top of page
  • Writer's pictureAttracta Roach


Did you know rhubarb is a herb? Well, it is something I have learned lately. To be honest I didn’t give it a thought what it was, I just enjoy eating the many dishes it can make. I have grown rhubarb before at our last house, and I have found it to be a very hardy plant - a great plant to grow if you feel your hands are not so green. This delicious herbaceous perennial can live for a number of years and it can be divided every 3 -4 years, ensuring it can last a lifetime.

Now is a good time plant rhubarb. During winter rhubarb can look like it is going to die, but once spring comes along it does bounce right back. In Australia during winter you can get Rhubarb crowns (the centre of the plant) and plant them in your garden. Rhubarb grows best in cooler climates, but can be grown throughout Australia.

How to grow

Rhubarb grows best in an open, sunny position in a wide range of soil types. When preparing your soil ensure the soil is well drained. Also it is time to get your compost and manure out, as rhubarb has deep roots that loves organic matter with a lot of nutrients. The ideal pH is between 5.5 and 6.5.

Taking a crown, cover with 5 – 8cm of soil, just letting the emerging shoot to come through the soil. If wanting to growing from seedlings, these are usually available from August to December from all good garden centres. Grow 8 – 10cm apart. When crowns start growing, it is best to give extra liquid fertiliser in the form of seaweed extract or carp.

Mulch the plants with well-rotted compost or manure. You may not have to do this, as we have had a bit of rain this winter, but water regularly when dry. In spring feed with a complete fertiliser

Picking the Rhubarb

Rhubarb should not be harvest until 12 – 18 months after planting, only taking a few stalks in its second season. In Autumn or Spring, you can pick the stalks from the outside as required. Hold the stems close to the base and pull sideways with a twist to pull the stalk away from the crown. Never overpick, as this can weaken the plant

Never eat the leaves as they contain toxic levels of oxalic acid. Only the stems of rhubarb are eaten. Oxalic acid is present in many vegetables in varying amounts and it forms salts when it binds with minerals such as calcium and magnesium, known as oxalates. It has been linked to kidney stones.

Do not allow the rhubarb to go into flower, otherwise this will reduce the amount of stems you will get the following year.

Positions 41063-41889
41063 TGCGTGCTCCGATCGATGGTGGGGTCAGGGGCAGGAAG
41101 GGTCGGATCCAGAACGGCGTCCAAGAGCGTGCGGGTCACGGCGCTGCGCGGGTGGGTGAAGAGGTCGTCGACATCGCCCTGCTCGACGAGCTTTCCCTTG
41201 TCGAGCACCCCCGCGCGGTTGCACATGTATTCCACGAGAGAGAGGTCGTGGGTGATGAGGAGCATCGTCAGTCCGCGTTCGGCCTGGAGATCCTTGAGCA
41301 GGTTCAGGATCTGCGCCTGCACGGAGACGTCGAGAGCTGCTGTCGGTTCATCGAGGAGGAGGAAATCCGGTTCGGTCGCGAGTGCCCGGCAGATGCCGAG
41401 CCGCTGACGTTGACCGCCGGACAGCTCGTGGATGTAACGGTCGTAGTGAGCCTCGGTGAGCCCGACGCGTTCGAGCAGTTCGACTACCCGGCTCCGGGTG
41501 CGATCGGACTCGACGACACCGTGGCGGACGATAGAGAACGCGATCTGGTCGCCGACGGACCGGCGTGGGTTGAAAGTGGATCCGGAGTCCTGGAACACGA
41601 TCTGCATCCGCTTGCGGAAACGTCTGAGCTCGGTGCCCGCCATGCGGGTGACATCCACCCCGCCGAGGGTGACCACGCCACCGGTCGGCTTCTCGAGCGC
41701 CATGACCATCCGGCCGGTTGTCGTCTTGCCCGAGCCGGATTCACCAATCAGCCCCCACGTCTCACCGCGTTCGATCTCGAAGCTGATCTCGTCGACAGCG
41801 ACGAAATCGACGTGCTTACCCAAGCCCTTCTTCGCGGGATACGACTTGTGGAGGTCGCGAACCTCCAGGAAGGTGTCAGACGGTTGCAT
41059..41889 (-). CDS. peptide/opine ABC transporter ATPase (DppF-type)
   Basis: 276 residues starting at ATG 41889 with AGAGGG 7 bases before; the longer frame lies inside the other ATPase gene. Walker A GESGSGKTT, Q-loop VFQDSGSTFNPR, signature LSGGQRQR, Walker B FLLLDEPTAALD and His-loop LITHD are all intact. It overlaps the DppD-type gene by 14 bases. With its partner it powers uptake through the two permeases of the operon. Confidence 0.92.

Pests and Diseases

As I said earlier Rhubarb is a very resilient plant, rarely is caused problems by insects and other pests. Snails may cause the odd damage and it may get fungal disease in more humid conditions. fungus diseases.

So why not give it a go. It will be worth having it in the garden and think of the many things you can make from desserts, to chutneys to even cocktails. I found this cocktail recipe on Martha Stewart Living which is just lovely. A drink to impress your friends the next time they are around.

Rhubarb Fizz Cocktail



1 cup sugar

1 cup water

1 vanilla bean, split and seeded

1¼ cups fresh rhubarb, finely chopped


227g (8 ounces) gin

255g (9 ounces) rhubarb syrup

½ cup fresh lemon juice

340g (12 ounces) cold Prosecco


lemon to garnish


Add all of the ingredients to a medium saucepan. Bring to a boil over medium heat, and let cook for 3 minutes, or until rhubarb is tender. I strained mine because I did not want the pulp in my drink. But you could simply remove the vanilla bean and call it good. Pour into a container and store for 1 week in the refrigerator.

To make the cocktail, put the gin, rhubarb syrup, lemon juice, and ice in a pitcher. Stir to combine. Pour into glasses filled with ice, and top with Prosecco and a lemon round. Cheers!

If you would like to have another rhubarb recipe check out our recipe GRANDMA’S BEST RHUBARD & APPLE PIE. If you have any questions on growing rhubarb or would like to drop us a tip, just comment below. We would love to hear from you.

Have a lovely earthly passionate weekend,

Attracta & the earthly passion team

42 views0 comments
bottom of page